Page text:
New Delhi (IANS): Women activists on Thursday strongly opposed the blanket ban on a BBC documentary titled “India’s Daughter” on the December 16, 2012 gang rape of a young woman in Delhi, arguing that the “knee-jerk” reaction constitutes an attack on freedom of expression.
“I have seen the documentary. It is powerful and moving. It does not sensationalize anything,” CPI-M politburo member and women’s rights activist Brinda Karat told IANS.
“This is the fourth time that the government has banned a documentary without viewing it,” she said.
The All India Democratic Women’s Association (AIDWA) in a statement said it opposes the blanket ban on the documentary.
“This is a knee jerk reaction that constitutes an attack on the freedom of expression. Furthermore, the film reveals the reality of the brutality of rape without sensationalising it,” it said.
AIDWA further said that the correct course of action for the government is to file an FIR and take prompt action against the defence lawyers in the case for making hateful and derogatory speeches and inciting violence against women in the BBC documentary and on national television.
“Instead of needlessly banning films in an undemocratic fashion, the government would do better to pro-actively pursue the pending case in the Supreme Court, where shockingly even such a high profile case has gone unheard even once for over a year,” it said.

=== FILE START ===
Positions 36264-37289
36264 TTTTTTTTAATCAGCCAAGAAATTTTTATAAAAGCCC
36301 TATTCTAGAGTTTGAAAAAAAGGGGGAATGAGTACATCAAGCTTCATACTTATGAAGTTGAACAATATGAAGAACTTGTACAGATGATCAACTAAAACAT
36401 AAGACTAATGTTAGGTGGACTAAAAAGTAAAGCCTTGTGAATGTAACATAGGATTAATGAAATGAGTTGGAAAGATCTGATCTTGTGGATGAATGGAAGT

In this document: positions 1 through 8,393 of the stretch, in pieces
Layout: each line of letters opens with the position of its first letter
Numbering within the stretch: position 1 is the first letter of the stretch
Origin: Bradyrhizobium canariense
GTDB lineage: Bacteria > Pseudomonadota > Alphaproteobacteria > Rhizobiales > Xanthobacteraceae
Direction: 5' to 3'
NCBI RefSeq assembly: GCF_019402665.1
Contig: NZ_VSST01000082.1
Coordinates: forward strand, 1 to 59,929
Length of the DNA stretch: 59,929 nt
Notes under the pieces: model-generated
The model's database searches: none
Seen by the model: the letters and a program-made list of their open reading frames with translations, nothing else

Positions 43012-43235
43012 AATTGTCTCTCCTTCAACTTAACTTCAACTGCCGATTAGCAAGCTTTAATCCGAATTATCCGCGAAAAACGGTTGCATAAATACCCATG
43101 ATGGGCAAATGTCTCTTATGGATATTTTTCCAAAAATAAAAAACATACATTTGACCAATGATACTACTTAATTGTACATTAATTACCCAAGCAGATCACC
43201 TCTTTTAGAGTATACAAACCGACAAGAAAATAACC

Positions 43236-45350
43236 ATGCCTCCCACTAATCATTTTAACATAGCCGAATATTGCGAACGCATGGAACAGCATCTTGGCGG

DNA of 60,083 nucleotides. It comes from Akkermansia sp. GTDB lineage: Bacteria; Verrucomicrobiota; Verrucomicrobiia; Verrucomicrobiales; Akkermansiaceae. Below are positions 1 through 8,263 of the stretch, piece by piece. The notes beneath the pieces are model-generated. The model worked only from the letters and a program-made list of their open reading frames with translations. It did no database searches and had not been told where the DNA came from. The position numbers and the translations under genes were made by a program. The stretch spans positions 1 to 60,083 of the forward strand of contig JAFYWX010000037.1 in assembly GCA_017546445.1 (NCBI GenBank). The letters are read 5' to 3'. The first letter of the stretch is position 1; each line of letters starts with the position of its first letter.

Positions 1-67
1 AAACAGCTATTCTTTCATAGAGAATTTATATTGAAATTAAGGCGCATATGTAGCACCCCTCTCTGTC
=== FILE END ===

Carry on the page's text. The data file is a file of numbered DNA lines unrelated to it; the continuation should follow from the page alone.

Activist Kamala Bhasin said: “We are never for bans. That doesn’t help anything.”
She said that the December 16, 2012 incident had invited global attention and it was important to note that “rape is a global phenomenon”.
“Rape is global. It is not an Indian invention,” she said.
The documentary had caused an uproar in India with the government banning its telecast in all formats. The government had also said that it will take steps to see that the documentary was not telecast outside India.
Writer Chetan Bhagat tweeted: “India’s Daughter is a must watch. Anyone who watches will understand devastation caused by regressive attitudes. Face it. Fix it.”
Brushing aside Indian protests, the BBC on Thursday telecast the documentary on the gang rape, “given the intense level of interest” in it.
The hour-long documentary was then uploaded on YouTube by an individual, effectively making it available to a global audience.